Wednesday, January 16, 2008

Chance of Lower prices in 2010

PMI Residential Real Estate Trends 2006 download pdf.

Red is 90% probability. That big blob in the lower left represents about a quarter of all US residential asset value.

As a result of deteriorating market conditions and the enhancements to the risk index model, the risk of home price declines increased in all of the Top 50 MSAs during the third quarter. California’s MSAs accounted for 7 of the 15 MSAs in the highest risk categories.
There is also a growing distinction in California between the performance of house prices in the northern parts of the state (dominated by the San Francisco Bay area), southern parts of the state (dominated by Los Angeles and San Diego), and the Central Valley (Bakersfield, Fresno, Modesto, etc). Housing markets in the Central Valley and Southern California MSAs are much weaker than those in the Northern California MSAs, where employment continues to be strong. The MSAs in Florida
account for 5 of the 15 highest ranked MSAs in the largest 50. Rounding out the group are Las Vegas, Phoenix, and Providence, which all experienced significant increases in their risk scores.

----If this perspective becomes common knowledge we can expect a huge number of homemoaners to review their housing strategy. I'll be plain. MILLIONS of people are only in the house they are in now because they thought they could capture apperciation. They are going to look at this and their monthly payment and taxes and see their investment 90% chance of eing lower and they are going to get out of that particular house. Or at least try. Grab some butt and hold on.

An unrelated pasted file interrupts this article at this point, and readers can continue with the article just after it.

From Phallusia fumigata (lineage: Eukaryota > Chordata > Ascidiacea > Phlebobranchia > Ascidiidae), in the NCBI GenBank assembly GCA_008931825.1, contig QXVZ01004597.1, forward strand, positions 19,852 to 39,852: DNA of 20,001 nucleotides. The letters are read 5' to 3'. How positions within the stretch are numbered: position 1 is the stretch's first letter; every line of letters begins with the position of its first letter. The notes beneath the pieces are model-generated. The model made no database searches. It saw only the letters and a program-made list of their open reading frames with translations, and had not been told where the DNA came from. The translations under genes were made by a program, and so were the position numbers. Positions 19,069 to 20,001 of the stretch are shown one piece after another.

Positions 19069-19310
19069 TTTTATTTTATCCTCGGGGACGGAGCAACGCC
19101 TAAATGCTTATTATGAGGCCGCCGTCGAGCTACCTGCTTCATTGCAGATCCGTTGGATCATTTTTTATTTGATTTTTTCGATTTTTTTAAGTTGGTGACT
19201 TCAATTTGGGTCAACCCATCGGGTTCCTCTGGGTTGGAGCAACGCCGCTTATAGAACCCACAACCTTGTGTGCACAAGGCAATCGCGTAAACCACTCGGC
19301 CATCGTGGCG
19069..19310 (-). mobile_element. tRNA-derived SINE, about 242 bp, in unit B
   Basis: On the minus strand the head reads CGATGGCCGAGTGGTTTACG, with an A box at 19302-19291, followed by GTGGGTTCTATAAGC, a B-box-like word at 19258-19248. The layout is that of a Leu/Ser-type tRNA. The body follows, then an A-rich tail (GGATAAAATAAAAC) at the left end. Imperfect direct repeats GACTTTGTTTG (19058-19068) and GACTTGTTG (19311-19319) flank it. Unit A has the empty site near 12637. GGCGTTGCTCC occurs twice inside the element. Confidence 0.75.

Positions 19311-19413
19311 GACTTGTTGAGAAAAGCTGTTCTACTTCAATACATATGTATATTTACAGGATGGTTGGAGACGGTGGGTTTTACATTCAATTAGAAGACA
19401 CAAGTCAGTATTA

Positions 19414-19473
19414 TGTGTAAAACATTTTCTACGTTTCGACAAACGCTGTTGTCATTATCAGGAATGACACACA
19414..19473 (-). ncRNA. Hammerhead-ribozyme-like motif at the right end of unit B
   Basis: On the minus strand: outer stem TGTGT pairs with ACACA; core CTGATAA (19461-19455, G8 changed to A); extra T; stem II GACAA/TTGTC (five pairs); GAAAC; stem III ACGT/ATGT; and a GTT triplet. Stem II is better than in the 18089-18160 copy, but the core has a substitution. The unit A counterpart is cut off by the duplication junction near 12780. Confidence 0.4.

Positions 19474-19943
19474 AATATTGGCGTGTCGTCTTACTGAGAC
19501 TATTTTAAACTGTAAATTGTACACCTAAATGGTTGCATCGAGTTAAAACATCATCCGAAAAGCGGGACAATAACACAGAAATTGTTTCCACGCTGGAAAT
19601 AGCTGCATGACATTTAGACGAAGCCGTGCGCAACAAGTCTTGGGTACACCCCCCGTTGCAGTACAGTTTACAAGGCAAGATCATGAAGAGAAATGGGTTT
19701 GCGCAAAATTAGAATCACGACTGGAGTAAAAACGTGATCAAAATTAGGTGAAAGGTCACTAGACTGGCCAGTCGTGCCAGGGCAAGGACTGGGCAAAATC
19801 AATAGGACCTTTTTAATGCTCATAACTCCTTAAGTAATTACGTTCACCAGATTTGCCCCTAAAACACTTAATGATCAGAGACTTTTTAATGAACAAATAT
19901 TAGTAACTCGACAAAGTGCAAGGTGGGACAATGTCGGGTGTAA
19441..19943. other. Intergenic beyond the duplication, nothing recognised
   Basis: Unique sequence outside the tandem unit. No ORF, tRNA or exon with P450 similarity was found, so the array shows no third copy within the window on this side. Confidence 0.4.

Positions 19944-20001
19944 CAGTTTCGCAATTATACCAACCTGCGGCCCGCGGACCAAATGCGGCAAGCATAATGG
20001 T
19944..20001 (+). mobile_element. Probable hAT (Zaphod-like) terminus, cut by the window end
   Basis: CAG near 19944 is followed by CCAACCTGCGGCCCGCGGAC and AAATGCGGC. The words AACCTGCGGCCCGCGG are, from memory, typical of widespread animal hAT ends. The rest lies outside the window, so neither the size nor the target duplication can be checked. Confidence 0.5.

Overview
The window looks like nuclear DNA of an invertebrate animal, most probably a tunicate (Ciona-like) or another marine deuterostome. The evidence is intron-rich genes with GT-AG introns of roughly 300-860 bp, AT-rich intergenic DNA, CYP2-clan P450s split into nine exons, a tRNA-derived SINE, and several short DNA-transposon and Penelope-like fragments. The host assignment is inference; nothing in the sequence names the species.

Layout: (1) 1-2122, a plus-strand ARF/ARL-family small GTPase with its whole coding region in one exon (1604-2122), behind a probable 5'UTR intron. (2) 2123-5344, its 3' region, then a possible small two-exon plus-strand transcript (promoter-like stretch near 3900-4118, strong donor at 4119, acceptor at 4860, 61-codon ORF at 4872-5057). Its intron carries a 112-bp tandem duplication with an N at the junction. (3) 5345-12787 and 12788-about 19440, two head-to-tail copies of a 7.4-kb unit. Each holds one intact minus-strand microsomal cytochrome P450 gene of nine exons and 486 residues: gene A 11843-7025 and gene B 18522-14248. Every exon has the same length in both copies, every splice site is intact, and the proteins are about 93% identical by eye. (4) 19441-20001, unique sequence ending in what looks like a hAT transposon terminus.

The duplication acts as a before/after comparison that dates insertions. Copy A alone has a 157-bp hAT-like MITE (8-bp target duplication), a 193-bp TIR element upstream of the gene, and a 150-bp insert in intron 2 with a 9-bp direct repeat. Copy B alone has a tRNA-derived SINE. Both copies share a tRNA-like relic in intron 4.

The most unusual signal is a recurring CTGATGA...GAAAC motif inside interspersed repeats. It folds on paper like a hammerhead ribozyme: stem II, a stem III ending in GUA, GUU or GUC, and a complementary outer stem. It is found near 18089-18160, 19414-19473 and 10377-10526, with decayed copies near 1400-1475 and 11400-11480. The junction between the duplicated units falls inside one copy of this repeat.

Northern Renter said...

First of all, is the NorCal economy really that much stronger than in SoCal, and is it likely to remain that way? I assume that the difference is due to the high tech around Silicon Valley... but does this skew the NorCal data or does the employment in this area cause higher housing prices throughout NorCal due to greater employment possibilities throughout the area?

Second of all, Murstr!


Northern Renter said...

Ummm.... make that murst, not murstr!


Rob Dawg said...

I think any difference is an artifact of the model they are using. There's just no way NorCal prices 2010 will be back up to 2006 levels.

I am beginning to flesh out my longer term projections for the State. One possible consequence is political. The old saying goes that a liberal is a conservative that hasn't been mugged. There's a mugging coming.

Northern Renter said...

Rob, pardon my temerity in commenting on the Californian political scene as I haven't lived there for decades. But how much of the current problems will be laid at the feet of liberals rather than conservatives? While the Sacramento legislature is liberal, the federal government has been run by conservatives for quite some time and there are serious problems with the national economy and the federal debt. For this reason, I don't see how the state's economic problems will lead to a political migration to the right. It could be argued that the national economic problems are different from those of California, but that argument contains a hint of "It's different here..." and I doubt that any reader of this blog accepts that reasoning.